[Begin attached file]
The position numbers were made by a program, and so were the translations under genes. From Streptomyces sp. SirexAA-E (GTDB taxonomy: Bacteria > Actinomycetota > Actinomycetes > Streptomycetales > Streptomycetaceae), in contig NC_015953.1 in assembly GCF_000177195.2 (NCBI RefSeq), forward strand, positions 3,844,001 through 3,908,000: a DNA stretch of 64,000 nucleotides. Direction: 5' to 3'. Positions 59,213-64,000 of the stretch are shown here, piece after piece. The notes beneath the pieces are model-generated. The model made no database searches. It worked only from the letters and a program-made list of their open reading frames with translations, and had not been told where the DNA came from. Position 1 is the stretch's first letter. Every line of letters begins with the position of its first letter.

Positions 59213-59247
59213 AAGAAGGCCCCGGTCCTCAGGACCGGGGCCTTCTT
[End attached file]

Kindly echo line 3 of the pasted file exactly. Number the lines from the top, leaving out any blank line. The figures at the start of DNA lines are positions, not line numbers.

59213 AAGAAGGCCCCGGTCCTCAGGACCGGGGCCTTCTT